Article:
Some are starting to cast kinder, more forgiving eyes on the belatedly beleaguered dandelion, revisiting folklore and family recipes from earlier times, indicating an appreciation for previously neglected benefits as edible and drinkable ingredients.

Having a pristine lawn — an enviable lush, green, monolithic, manicured carpet of sod or turf grass — has long defined homeowner pride and curb appeal.
How this ideal took hold on the American homefront has been the subject of scholarly and popular exploration.
Many have credited famed 19th century landscape architect and Central Park designer Frederick Law Olmstead, who brought the idea of an expansive urban greenway to the forefront of public spaces, estates and after estates were subdivided, as a new aesthetic of uniform front yards for residential developments.
Other developers, including the builders of Levittown neighborhoods throughout the country, followed the same template.
Some observers also point to people being able to view The Master’s golf tournament in color on television in the 1960s as providing a powerful wow factor inspiring people to aspire to recreate it.
Until recently, the relentless quest for attaining a uniformly attractive lawn was among the few things people everywhere could agree on.
That consensus carried over to the view that there was no greater nemesis blocking the path to lawn loveliness than the peskily perky and equally relentless dandelion.
Known by botanists as Taraxacum officinale, they belong to the Asteraceae group of widely welcomed flowers including Daisies and Sunflowers. Historically they’ve been commonly called Lion’s tooth (from the French dente de lion), Priest’s crown, Swine’s snout, and blowball.
Though still considered a bane by many, there’s been a growing awareness that the care and feeding needed to eradicate them, especially the use of synthetic pesticides, does harm to an increasingly vulnerable ecological landscape.
Chemicals make their way to area waterways and the Chesapeake Bay, and crucial wildlife who eat treated plants are disappearing.
The University of Maryland Extension Service is among numerous educational community outreach programs sharing this view and hoping to change perceptions and practices.
Jon Traunfeld, University of Maryland Extension specialist and home/garden service director, noted that “we are trying to convince people to accept weed species in their lawns, including dandelion, clovers, wild violet, fleabane, etc. and encouraging homeowners to reduce lawn size when practical and appropriate.”
And it appears that some of the efforts are beginning to have a positive effect.
“I think there is more buzz and interest in sustainable land management.
“The problem is that a high percentage of homeowners, even if they ‘lean green,’ still have a hard time accepting weeds in lawns. This has to do with aesthetics and concerns about being out of synch with neighbors and reducing property values. Weeds and lawn weeds are still two of the most visited pages of our website!” he added.
Still, some are starting to cast kinder, more forgiving eyes on the belatedly beleaguered dandelion, revisiting folklore and family recipes from earlier times, indicating an appreciation for previously neglected benefits as edible and drinkable ingredients. A recent article in Modern Farmer magazine, Cherry Hill, N.J., mixologist Danny Childs provided tested recipes for a traditional Spring Tonic cocktail, Dandelion Root-and-Flower infused gin, as well as dandelion wine.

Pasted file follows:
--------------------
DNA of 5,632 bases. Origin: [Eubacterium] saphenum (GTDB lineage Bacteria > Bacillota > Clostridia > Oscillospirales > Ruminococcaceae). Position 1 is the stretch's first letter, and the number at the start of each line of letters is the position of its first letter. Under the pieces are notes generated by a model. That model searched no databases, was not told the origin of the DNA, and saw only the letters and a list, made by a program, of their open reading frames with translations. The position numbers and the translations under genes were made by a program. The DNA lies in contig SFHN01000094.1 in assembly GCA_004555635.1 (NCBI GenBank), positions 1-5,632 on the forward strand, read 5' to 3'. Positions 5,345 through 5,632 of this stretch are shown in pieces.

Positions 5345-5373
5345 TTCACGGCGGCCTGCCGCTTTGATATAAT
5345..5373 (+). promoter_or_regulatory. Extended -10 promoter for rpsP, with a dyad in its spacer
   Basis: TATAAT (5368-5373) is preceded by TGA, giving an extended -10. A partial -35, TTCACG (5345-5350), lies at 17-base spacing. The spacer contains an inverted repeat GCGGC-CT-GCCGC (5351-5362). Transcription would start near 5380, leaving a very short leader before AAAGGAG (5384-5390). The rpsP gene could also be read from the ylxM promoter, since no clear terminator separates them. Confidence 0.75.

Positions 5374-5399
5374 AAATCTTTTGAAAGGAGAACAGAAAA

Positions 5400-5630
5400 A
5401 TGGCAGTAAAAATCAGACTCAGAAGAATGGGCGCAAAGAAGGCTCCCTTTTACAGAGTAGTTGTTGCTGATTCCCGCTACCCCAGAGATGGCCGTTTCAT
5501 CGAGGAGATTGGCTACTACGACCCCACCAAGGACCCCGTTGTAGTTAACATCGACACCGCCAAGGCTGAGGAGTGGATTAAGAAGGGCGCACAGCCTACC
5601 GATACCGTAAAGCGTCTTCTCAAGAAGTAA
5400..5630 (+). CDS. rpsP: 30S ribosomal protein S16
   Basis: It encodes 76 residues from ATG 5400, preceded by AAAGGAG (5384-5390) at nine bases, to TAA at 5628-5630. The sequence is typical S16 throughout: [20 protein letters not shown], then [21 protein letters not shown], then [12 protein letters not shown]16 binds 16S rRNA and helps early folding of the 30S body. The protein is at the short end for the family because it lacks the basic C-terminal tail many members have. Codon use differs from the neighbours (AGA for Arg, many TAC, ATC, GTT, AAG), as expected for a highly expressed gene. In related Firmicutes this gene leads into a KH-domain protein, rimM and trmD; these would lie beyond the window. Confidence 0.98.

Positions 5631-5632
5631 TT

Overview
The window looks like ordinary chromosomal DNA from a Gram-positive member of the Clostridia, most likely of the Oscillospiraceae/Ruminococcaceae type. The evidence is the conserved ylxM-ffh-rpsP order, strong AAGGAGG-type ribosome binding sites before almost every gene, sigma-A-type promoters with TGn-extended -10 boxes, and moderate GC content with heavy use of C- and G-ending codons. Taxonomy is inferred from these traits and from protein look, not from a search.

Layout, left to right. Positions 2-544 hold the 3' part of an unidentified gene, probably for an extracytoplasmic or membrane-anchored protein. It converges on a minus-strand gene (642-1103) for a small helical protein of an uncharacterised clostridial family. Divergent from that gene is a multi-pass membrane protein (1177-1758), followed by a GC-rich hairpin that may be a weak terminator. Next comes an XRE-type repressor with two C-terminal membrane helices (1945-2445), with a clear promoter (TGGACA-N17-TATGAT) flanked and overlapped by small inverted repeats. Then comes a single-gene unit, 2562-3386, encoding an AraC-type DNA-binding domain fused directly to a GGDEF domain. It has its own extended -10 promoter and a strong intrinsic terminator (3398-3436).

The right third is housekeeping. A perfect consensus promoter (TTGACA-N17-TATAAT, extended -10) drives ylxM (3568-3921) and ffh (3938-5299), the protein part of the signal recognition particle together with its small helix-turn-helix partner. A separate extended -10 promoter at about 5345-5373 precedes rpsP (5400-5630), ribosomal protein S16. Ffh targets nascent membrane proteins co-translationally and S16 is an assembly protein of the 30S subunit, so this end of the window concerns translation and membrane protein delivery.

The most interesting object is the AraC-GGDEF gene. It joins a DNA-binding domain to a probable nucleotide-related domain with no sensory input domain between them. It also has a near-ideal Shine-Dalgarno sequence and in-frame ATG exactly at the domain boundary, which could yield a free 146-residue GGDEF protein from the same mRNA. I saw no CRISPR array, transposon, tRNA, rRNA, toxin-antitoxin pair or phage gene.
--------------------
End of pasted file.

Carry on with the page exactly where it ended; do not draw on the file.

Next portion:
Childs cited a long European tradition of using dandelion not only in wine but also as a substitute for hops. Foodies and folklorists alike have mentioned making jelly, tea, coffee substitute and salads from them. A series on Depression-era cooking noted the dandelion’s importance as a readily available fill-in ingredient during those difficult days.
Others have pointed out that although the dandelion is deemed an invasive, its seeds came courtesy of the earliest Europeans in the 1600s, who carefully carried them across the Atlantic. Once here, they readily dispersed and took hold via windblown seedheads and deep, tenacious taproots which will send forth additional plants if not entirely dug out or poisoned.
According to the Mt. Sinai health system website, Native Americans used boiled dandelion to treat kidney disease, swelling, skin problems, heartburn and upset stomach. Traditional Chinese medicine also incorporates dandelion to treat stomach problems, appendicitis, and breast problems including inflammation and lack of milk flow. European practices involved dandelion derived remedies for fever, boils, eye problems, diabetes, and diarrhea. But the site also confirms, as does the National Institute for Health, that there haven’t been any definitive scientific studies indicating proof of dandelion’s actual medicinal value.
As Traunfeld mentioned, even those inclined to garden in a more ecologically responsible way, the debate about dandelions continues.
When members of the Facebook group Maryland Area Gardening for the Environmentally Conscious were asked to comment pro or con, 73 people responded with varying levels of tolerance, appreciation, and abiding aversion. Some felt they were beneficial to bees and therefore should be left alone, but at least one pet owner reported that their dog had become highly allergic, sealing the fate of that lawn’s dandelions.
It’s likely that others polled might agree with one gardener whose overriding desire was to simply throw in the trowel: “I’d never have time or energy to pull all the dandelions in my garden. So they stay!”
For general information, visit Also see the University of California Statewide IPM Program (UCIPM)’s YouTube video How to Remove Dandelions, and the Georgia Wild Resources Department article, Out My Backdoor, In Defense of Dandelions at